The Immigration Act of 1924 limited the number of immigrants allowed entry into the United States through a national origins quota. The quota provided immigration visas to two percent of the total number of people of each nationality in the United States as of the 1890 national census. It completely excluded immigrants from Asia.
Finally, the Act excluded from entry anyone born in a geographically defined “Asiatic Barred Zone” except for Japanese and Filipinos.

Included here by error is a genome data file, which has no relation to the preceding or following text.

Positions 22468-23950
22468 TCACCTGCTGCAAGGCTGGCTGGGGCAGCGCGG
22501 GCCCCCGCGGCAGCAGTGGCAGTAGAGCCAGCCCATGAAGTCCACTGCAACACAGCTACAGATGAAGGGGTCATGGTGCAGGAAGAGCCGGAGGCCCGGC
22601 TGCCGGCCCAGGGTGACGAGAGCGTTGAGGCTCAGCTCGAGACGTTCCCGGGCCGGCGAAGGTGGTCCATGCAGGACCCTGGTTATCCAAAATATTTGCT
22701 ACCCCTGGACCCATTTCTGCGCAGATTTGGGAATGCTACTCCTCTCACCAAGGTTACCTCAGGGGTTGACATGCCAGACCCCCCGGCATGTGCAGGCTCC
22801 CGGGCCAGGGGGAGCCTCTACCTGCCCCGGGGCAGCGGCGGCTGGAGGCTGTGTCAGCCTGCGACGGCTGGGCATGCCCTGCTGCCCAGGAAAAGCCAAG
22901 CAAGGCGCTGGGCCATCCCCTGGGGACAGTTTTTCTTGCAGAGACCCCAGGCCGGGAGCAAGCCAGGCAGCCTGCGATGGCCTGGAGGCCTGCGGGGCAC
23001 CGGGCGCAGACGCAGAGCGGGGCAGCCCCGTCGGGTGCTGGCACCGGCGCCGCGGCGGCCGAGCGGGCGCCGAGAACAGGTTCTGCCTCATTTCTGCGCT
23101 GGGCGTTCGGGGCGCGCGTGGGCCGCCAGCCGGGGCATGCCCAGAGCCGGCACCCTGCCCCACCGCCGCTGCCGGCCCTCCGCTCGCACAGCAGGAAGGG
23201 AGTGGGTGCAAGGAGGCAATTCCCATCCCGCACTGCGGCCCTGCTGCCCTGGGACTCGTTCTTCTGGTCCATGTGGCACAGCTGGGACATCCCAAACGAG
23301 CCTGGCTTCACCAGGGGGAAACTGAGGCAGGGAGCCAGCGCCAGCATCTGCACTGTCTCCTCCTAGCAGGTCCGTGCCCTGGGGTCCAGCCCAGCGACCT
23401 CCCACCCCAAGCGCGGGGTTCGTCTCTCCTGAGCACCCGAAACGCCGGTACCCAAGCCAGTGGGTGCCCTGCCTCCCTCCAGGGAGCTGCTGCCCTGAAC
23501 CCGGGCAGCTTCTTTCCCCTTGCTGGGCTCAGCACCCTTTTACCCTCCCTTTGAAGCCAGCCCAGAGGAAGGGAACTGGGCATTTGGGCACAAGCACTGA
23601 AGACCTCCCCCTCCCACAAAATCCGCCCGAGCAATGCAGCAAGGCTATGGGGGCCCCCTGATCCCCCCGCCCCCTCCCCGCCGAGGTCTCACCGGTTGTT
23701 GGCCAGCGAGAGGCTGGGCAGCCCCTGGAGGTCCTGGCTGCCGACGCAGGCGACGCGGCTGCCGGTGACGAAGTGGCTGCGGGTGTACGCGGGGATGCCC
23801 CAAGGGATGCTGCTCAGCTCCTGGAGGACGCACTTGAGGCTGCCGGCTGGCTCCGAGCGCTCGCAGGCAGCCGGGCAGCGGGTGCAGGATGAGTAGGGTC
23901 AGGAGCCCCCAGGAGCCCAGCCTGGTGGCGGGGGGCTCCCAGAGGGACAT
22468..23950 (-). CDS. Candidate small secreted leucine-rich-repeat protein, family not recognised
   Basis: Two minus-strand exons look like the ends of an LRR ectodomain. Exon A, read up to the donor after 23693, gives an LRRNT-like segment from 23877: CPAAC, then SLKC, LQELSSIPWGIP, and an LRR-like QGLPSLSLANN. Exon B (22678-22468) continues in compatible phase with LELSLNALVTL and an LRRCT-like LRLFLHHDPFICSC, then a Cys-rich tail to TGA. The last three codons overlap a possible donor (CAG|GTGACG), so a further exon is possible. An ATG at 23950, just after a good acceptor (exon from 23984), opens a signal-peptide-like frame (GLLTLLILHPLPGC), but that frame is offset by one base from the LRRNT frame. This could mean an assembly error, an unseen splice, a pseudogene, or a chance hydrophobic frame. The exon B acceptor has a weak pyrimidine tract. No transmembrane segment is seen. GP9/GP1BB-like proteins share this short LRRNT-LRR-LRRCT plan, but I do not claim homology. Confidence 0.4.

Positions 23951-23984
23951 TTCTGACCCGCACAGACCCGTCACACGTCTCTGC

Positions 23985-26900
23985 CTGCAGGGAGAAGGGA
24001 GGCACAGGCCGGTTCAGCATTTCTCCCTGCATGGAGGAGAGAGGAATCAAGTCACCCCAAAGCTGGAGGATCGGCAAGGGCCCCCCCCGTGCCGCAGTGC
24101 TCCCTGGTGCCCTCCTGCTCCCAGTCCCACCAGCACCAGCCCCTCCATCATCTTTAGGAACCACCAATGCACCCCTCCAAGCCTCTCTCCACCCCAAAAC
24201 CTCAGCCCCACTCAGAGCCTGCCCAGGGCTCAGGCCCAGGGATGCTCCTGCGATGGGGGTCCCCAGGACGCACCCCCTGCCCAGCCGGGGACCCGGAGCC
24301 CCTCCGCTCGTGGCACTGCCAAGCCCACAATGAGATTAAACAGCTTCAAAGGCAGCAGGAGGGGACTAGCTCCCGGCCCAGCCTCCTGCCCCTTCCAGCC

In 1907, the Japanese Government had voluntarily limited Japanese immigration to the United States in the Gentlemen’s Agreement. The Philippines was a U.S. colony, so its citizens were U.S. nationals and could travel freely to the United States.
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